(To be checked against delivered speech)
Opatija, 20 October 2003
Introduction to the working session 1: “Culture and Conflicts”
It is a true pleasure to be present here with you today in this beautiful city that has witnessed distinguished cultures passing by throughout the ages, sometimes peacefully, other times not. I feel deeply honoured to give the introduction to this work session titled “Culture and Conflicts”. This being a very actual and much debated subject does not make the task easier on me. Therefore I will just try to share my very honest opinion and insights with you to open up the debate.
First of all before tackling the complex and very much intertwined subject of “Culture and Conflicts” I would like to make the following remark. I personally would have preferred to reverse the order of the words. To me “Conflicts and Culture” would have made more sense, as I will discuss later on.
I am a firm believer that culture or more precisely a cultural identity as such could never be the starting reason of a conflict. The grass root reason of a conflict could be reduced in most cases to the “unequal” access or sharing of resources leading to exclusion based on ethnicity, religion, social background, … in other words cultural differences and a lack of respect of the other that is seeing as different due to ignorance or indoctrination. This being said, I could direct the discussion by asserting that culture cannot be the cause of a conflict, and instead, it is merely an excuse or a mechanism (and a very dangerous one) through which a conflict can be built, can escalate or degenerate into hate and persecution of other human beings because.
Of course, I cannot stop my introduction without spending a few more words on the subject as it stands, knowing that the time frame that has been given to me will not allow a broad and in depth exposé. But I would like to look at both words ‘Conflict’ and ‘Culture’ before putting them into the context of the purpose of our reunion.
Ladies and Gentlemen,
Our modern life and societies have become very complex. Therefore it is even more inappropriate than before to reduce ourselves or other people to certain cultural groups, and on that basis, a fallacy to assume that culture is the sole or primary determinant of conflict. A person is unique, multi faceted and composed of different identities. As a progressive regionalist, I belong to a certain political formation. As an atheist, I belong to the humanist and the freethinkers. As a dedicated gardener I belong to my local gardening group. Those are all aspects of my personality and character and generalizing me as just one of them would be irrespective of my true individuality. On the other hand, reducing myself to one of them and not being open to the others would make a fanatic, or an extremist out of me.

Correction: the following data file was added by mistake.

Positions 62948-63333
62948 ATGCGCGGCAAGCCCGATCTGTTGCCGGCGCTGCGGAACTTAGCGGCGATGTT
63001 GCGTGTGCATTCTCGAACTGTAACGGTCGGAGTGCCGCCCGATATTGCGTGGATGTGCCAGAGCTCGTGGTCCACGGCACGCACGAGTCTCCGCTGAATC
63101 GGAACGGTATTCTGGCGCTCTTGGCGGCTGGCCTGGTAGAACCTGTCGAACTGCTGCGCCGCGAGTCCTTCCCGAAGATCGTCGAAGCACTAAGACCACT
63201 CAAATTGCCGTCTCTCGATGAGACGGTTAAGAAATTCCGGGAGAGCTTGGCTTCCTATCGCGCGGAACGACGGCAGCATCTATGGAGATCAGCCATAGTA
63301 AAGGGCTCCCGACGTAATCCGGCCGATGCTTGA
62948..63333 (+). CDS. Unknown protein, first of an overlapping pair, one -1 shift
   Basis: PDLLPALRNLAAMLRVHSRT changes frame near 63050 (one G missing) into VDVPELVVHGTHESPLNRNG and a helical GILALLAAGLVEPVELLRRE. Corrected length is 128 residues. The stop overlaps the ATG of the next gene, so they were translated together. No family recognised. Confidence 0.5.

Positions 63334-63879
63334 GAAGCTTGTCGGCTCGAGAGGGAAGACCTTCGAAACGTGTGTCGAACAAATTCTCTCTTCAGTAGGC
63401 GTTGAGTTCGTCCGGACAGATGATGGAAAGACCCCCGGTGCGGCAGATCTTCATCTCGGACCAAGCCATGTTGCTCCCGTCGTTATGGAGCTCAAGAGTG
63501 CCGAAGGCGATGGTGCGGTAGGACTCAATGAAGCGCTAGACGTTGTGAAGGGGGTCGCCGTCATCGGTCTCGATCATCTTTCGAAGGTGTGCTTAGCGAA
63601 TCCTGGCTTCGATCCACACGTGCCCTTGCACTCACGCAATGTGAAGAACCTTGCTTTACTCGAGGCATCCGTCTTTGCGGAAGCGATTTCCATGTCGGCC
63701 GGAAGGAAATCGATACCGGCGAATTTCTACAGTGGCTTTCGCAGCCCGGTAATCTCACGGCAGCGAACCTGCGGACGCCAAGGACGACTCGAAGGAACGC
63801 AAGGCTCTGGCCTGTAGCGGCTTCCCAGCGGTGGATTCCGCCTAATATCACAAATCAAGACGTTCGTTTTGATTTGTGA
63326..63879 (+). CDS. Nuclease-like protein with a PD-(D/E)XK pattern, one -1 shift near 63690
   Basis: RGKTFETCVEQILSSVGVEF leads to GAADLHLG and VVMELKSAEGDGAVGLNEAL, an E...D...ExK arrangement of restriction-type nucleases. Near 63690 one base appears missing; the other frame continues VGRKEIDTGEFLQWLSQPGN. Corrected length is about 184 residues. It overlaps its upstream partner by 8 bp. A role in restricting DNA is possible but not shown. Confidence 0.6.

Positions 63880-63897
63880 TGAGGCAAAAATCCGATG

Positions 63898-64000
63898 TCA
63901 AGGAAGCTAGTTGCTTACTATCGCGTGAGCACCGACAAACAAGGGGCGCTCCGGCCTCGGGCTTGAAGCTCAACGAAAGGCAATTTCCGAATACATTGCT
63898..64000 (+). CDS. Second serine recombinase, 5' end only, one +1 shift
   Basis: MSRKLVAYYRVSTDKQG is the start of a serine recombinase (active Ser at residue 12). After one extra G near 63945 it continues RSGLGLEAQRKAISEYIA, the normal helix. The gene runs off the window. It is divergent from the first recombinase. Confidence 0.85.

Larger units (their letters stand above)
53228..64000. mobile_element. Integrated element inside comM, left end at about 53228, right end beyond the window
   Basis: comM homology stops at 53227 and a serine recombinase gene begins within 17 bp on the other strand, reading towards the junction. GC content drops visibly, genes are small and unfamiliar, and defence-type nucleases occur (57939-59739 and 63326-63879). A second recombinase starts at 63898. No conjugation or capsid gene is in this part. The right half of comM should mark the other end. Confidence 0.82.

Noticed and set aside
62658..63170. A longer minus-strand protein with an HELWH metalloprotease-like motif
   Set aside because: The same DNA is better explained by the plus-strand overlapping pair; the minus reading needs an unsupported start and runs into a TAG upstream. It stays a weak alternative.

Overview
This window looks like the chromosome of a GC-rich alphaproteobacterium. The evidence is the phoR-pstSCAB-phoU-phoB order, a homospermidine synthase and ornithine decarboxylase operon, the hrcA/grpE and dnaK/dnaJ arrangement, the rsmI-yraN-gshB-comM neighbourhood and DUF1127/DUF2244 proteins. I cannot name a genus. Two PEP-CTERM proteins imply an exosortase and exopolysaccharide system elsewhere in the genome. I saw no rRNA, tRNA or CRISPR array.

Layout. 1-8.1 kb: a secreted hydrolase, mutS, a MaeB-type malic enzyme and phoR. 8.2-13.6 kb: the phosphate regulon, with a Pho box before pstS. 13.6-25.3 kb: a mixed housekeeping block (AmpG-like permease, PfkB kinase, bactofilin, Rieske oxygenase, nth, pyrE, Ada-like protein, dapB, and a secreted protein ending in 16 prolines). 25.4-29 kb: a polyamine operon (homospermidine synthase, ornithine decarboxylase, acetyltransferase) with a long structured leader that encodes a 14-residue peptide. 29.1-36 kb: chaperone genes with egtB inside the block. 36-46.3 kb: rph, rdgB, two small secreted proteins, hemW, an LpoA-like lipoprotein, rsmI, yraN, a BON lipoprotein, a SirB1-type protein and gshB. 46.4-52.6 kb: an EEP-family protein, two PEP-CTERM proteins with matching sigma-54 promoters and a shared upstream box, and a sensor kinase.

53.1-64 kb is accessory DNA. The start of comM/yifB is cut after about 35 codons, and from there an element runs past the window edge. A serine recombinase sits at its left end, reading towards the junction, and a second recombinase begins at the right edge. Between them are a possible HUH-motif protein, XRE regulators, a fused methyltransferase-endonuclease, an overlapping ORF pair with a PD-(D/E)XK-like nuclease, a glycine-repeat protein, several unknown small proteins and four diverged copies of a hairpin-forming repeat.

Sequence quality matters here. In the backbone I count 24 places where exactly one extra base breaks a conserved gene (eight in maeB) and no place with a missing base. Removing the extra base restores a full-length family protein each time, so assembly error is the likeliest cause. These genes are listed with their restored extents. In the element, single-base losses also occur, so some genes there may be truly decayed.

Therefore, fostering respect and open debate, and promoting recognized participation and representation of every person in their local and global societies is essential in order to avoid conflict. Such openness and deference for individuality are vital elements necessary to build strong foundations for different forms of democracy, and will ultimately safeguard conflicts from escalating and triggering exclusion, hate and intolerance leading to dehumanising persons based on certain cultural differences. Keeping the conflicts in societies to the debatable and verbal level is the difficult and challenging task of politicians.
A more challenging task confronts the civil leaders of post conflict societies, the number of which have progressively increased during the last decade. In those situations “reconciliation” on the economic, social and/or political level is key. But, it is not enough that inequalities are being rebalanced. Acknowledging and respecting differences in societies is as important as redefining policies; the combined result should be an incorporating one. Societies should be open to debate and differences within the boundaries of respect and tolerance. Only this way will our societies be able to enrich and to progress.
Ladies and Gentlemen, I prefer the ordering of “Conflict and Culture” rather than “Culture and Conflict” because automatically linking culture to the cause of conflict is a misleading notion. We must be ever so careful to generalize the cause of conflicts and evermore diligent to dig for the often unapparent root causes. More importantly, we must realize that the word “conflict” is much more accurate term describing an event than culture is in describing a person, his/her beliefs, and/or his/her identity. Understanding that individuality and multiple identities accurately transcend the often vague, generalized connotations associated with “culture” is a significant, but necessary task for politicians and a vital insight for societies.
The particularity and uniqueness of culture can be appreciated, but the common elements that bind many cultural beliefs together, ie. Humanity must never be forgotten.
I hope that those last implicit few words about the role of politicians in societies will open the debate of this work session.